Book synopsis: Andy Barber has been an assistant district attorney for two decades. He is respected. Admired in the courtroom. Happy at home with the loves of his life, his wife, Laurie, and teenage son, Jacob. Then Andy’s quiet suburb is stunned by a shocking crime: a young boy stabbed to death in a leafy park. And an even greater shock: The accused is Andy’s own son—shy, awkward, mysterious Jacob. Andy believes in Jacob’s innocence. Any parent would. But the pressure mounts. Damning evidence. Doubt. A faltering marriage. The neighbors’ contempt. A murder trial that threatens to obliterate Andy’s family. It is the ultimate test for any parent: How far would you go to protect your child? It is a test of devotion. A test of how well a parent can know a child. For Andy Barber, a man with an iron will and a dark secret, it is a test of guilt and innocence in the deepest sense.

4. The Silver Star by Jeannette Walls

ows_137054709539286The book absolutely captured my heart as a lover of both reading and writing. At the same time as I was reading Ms. Walls’ memoir, The Glass Castle, my Granny, by chance, was reading her fiction novel, The Silver Star. The parallels between her memoir and The Silver Star are evident and yet still incredibly fascinating. The bond between Bean and her older sister Liz is beyond heartwarming and engaging and their story is one I will always remember with fondness.

Book synopsis:  It is 1970 in a small town in California. “Bean” Holladay is twelve and her sister, Liz, is fifteen when their artistic mother, Charlotte, a woman who “found something wrong with every place she ever lived,” takes off to find herself, leaving her girls enough money to last a month or two. When Bean returns from school one day and sees a police car outside the house, she and Liz decide to take the bus to Virginia, where their Uncle Tinsley lives in the decaying mansion that’s been in Charlotte’s family for generations.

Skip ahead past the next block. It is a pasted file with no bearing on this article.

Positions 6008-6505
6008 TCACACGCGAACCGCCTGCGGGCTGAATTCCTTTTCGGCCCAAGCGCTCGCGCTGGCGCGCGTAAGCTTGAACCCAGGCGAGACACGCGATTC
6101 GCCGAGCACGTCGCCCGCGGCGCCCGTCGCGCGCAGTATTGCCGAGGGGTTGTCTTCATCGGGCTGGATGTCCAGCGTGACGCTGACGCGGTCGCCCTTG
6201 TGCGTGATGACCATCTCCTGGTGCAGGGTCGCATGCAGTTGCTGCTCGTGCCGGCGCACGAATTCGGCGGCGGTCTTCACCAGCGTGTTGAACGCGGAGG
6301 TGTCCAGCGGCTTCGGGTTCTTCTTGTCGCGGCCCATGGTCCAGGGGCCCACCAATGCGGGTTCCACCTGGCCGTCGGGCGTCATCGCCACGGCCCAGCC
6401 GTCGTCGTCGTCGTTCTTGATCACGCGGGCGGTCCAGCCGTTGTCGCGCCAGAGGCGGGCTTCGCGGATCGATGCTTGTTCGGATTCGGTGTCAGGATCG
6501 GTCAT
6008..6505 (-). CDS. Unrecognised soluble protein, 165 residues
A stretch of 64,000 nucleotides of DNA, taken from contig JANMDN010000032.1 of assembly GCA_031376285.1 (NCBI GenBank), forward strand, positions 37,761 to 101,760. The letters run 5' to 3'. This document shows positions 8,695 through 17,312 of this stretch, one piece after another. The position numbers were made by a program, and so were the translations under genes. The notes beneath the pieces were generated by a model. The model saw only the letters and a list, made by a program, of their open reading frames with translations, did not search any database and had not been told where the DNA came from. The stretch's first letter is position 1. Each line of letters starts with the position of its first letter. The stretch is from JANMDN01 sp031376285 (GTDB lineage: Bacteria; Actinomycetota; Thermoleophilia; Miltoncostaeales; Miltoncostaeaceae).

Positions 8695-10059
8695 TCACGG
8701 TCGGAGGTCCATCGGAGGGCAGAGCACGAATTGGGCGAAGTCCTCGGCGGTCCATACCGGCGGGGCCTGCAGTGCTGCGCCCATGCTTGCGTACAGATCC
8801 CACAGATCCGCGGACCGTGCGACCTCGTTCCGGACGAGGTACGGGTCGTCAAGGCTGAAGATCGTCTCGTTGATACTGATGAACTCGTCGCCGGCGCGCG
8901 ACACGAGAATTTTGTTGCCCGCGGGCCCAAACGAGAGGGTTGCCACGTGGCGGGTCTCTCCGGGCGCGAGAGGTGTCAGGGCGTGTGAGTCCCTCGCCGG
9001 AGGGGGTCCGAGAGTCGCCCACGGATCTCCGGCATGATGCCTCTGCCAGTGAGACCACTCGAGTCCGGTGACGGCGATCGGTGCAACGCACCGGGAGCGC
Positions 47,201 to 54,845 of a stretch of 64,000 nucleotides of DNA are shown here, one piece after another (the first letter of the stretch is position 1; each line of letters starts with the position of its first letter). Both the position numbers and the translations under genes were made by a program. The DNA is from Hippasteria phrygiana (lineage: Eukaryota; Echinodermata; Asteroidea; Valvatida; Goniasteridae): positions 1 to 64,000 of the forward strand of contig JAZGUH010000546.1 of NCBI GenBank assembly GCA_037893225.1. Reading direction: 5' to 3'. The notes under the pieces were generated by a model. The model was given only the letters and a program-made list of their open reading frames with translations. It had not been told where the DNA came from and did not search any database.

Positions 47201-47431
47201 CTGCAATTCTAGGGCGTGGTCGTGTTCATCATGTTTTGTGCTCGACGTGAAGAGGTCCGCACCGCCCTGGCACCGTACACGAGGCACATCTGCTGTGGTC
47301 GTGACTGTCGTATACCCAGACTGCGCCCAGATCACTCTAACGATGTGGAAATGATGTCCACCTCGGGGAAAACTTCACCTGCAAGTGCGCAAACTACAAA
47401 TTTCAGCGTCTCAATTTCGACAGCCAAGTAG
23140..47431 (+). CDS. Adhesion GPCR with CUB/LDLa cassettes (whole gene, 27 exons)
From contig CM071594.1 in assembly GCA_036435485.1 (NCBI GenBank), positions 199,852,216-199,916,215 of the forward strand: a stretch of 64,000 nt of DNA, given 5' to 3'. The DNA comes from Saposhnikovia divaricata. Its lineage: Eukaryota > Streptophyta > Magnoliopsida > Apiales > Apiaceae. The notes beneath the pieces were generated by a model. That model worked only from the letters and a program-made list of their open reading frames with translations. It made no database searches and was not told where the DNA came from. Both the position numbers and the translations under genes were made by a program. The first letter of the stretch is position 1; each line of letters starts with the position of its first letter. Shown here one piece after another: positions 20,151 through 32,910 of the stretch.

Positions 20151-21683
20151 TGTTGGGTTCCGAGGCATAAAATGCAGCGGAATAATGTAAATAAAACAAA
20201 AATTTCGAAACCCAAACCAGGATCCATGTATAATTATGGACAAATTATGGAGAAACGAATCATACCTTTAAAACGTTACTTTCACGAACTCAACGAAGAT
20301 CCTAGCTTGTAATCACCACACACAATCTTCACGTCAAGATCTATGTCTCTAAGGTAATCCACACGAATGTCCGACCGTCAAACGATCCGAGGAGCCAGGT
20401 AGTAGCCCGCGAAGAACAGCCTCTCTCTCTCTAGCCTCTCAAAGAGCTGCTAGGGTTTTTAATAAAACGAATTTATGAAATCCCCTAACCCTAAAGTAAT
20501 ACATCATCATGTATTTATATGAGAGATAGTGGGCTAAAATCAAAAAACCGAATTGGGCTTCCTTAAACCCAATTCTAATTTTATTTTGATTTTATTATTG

An impetuous optimist, Bean soon discovers who her father was, and hears many stories about why their mother left Virginia in the first place. Because money is tight, Liz and Bean start babysitting and doing office work for Jerry Maddox, foreman of the mill in town—a big man who bullies his workers, his tenants, his children, and his wife. Bean adores her whip-smart older sister—inventor of word games, reader of Edgar Allan Poe, nonconformist. But when school starts in the fall, it’s Bean who easily adjusts and makes friends, and Liz who becomes increasingly withdrawn. And then something happens to Liz.

5. Salem VI: Chain of Souls by Jack Heath & John Thompson

It wouldn’t truly be a top 2013 countdown without witches, would it? The sequel to the popular Chain of Souls-Jack Heath-John Thompson_resizeRebecca’s Rising book (a 2014 movie is in the works) left me spellbound and curious as to what would become of the main character, John Andrews. Readers will be surprised by this next installment in the Salem Witch Trilogy and kept guessing until the very end. After reading, you’ll agree that we are ready for book III.

Book synopsis: Weeks after Salem newspaper editor John Andrews avenges his wife’s four-year-old cold case murder, he’s thrust into the mayhem of another mystery. The Coven, who’s kept tight their secrets of power and blood-lust for centuries, is bent on silencing Andrews. Though his nightmares tell him otherwise, he’s willing to keep things under wraps until there’s proof—he’s a newsman after all. But when the Coven kidnaps his daughter, Andrews must further reveal Salem’s murky past—his daughter’s life depends on it. As the Coven’s onslaught continues and the body’s pile up, good souls and bad, Andrews learns that Salem isn’t the only place controlled by the Coven. It’s an international organization on a dark mission with an even darker past. And so begins the witch-hunt.

What were your favorite reads this year? Leave your thoughts in the comments below!